We stay unsatisfied, and thus, unhappy. Some of us who are better compromisers and more determined push the possibility of joy from work out of sight and keep our head down for we think that is the only way. But inside we still feel unfulfilled and idealize famous and successful people or anyone who follows her passion. Even Kardashians seem like the lighting guides. 

The unhappiness with our work is also reflected in our performance. We rarely give our hundred percent, and thus never achieve extraordinary results. 

The disappointment from our profession spills over into our personal life. So our work, personal lives, and relationships — all suffer. 

The perception of the society that fun is insoluble in work and our manifestation of the belief leave most of us sad. We conclude that life isn’t fair.

But we don’t have to linger in the abysmal depths of boredom. At least those of us who have (good) education or the resolve to build desirable skills can look at the world from behind a cleaner glass.

What should you do if you find your work boring or want to follow a passion or don’t even know your passion?


How would you know what were you meant to do? How to find one’s passion and decide to follow it?


Following your passion is not a novel idea but it is still vastly ignored — because passion is hard to find and harder to pursue.

Finding what we might love to do is about understanding our interests and aligning them with our goals and purposes. So while cultivating an organic farm could be your thing, eating watermelon all day long or binging on Netflix are not passions but are just immediate gratifications that might be good for us temporarily but won’t keep us happy for long – to be happy and fulfilled we need to do or create something meaningful.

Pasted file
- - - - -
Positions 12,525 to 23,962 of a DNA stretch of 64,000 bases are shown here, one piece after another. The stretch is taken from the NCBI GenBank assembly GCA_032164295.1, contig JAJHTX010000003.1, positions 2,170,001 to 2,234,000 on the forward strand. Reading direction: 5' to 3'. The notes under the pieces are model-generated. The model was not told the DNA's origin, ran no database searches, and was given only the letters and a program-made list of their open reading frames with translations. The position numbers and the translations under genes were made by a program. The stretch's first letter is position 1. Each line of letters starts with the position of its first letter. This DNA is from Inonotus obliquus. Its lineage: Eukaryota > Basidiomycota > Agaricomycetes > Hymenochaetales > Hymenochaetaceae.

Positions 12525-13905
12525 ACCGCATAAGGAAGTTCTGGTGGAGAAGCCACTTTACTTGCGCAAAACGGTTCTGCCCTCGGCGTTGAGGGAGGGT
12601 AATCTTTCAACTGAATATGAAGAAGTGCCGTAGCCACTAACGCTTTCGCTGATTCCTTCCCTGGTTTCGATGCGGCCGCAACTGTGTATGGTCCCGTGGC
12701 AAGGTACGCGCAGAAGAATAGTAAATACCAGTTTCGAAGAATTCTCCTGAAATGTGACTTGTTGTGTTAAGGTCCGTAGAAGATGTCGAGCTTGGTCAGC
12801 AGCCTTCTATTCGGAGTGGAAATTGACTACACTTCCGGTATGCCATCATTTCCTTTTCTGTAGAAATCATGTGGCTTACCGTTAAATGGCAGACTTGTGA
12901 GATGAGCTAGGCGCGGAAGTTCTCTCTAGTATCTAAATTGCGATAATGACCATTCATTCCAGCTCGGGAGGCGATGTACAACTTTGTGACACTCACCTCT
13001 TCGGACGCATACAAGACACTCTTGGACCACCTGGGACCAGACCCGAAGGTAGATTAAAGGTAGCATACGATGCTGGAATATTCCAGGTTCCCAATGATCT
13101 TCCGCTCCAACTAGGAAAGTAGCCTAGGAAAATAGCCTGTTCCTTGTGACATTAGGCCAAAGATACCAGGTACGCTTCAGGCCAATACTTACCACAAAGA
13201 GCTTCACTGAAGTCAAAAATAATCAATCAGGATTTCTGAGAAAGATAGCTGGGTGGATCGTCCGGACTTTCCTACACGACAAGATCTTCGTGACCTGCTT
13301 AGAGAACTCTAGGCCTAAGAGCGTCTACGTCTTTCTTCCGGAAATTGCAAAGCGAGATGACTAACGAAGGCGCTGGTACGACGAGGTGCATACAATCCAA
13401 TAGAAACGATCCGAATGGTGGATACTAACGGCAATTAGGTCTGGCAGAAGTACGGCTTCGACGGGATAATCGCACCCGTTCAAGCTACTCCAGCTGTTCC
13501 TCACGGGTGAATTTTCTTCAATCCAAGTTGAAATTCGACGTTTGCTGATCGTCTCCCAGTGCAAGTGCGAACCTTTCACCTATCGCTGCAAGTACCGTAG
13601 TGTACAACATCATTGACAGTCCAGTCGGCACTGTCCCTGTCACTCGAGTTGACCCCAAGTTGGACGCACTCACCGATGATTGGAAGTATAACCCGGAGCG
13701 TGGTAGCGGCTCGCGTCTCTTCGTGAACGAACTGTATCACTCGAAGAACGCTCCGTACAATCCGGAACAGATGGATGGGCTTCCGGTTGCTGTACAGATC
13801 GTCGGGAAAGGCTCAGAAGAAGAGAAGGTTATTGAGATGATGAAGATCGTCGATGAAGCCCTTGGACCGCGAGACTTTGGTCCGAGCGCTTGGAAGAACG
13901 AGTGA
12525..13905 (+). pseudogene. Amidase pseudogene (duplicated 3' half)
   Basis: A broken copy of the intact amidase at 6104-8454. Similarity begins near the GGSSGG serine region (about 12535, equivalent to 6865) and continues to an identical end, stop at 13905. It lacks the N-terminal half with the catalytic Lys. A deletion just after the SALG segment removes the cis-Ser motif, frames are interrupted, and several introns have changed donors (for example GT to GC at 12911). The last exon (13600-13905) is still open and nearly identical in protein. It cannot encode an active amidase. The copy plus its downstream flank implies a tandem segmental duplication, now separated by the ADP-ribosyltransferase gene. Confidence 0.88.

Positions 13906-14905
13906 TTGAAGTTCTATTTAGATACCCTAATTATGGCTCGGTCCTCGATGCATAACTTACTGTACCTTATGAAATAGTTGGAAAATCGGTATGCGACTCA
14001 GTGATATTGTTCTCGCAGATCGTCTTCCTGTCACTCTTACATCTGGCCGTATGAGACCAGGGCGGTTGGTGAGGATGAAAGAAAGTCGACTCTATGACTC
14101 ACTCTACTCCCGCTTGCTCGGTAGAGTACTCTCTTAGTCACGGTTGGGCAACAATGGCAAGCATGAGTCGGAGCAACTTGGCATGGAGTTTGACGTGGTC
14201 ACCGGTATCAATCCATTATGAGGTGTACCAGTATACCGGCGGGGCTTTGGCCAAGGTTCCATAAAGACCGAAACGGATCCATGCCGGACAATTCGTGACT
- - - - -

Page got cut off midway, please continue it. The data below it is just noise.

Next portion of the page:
Your dream job lies somewhere between instant gratification and boredom. 

While only we know what we love or as someone said, only you can see your dreams, we should ask ourselves some questions to know if we are going after a one-time crush or would we be ready to walk down the aisle. 

Let’s be sure about our passions. 

Question 1: Are we misinterpreting our admiration for a glamorous field or a high-profile as our passion? Are we driven by money and prestige?

When we see celebrities, sportsmen, entrepreneurs, scientists, novelists, etc pursuing their dreams, we think that we ended up in the wrong profession and that we should have done something different to get more fun and fame. We could have been the Brad Pitts or the Stephen Kings.

But we might be wrongly assessing our admiration for money or fame as our passion.

Writers and poets are admirable but we need to figure out if we like writing(putting down words to paper until they make sense) or we only like the idea of us writing and being popular(our books on the library shelves and fanmail in the letterbox).

While prestige and money aren’t the worst things, they mostly come as the by-products of bigger goals.

A great way to answer this question is to see how much effort are you putting in to enhance your skills in the desired area and how consistent you are. Are you doing the thing?


Question 2: Are we influenced by others and pursuing their goals?

Social media and peer pressure can make us run behind others’ goals (the ultimate incentive here is also prestige but wrapped in Instagram likes, followers, and peer influence).

Most of the popular bakers, doodlers, YouTubers, bloggers, photographers, started practicing in their spare time and became successful. But when we look at these professionals, we want to know their ingredients for success. A famous Doodler’s follower asked her in an Instagram Ask Me Anything about the one thing one needs to become a doodler. She replied, “nothing.”

One day we see a Youtuber with 100k followers being invited to the California Youtube headquarters, and suddenly, we become an aspirant Youtuber with one video uploaded to our account.

It was hard for me to not do an MBA or MS— for most of the other students from my graduation batch applied for these programs because many others were going: a classic vicious circle of peer influence. I knew that those qualifications didn’t align with my goals or interests so I resisted.

We often end up doing or wanting to do something because someone else is doing it.

This is where we go wrong.

You can draw inspiration from another person but you can’t be at their destination. To reach your desired summit, you have to follow your goals and do the things you care about else you would be like the lost crowd running after Forrest Gump that didn’t know what to do when Tom Hanks stopped.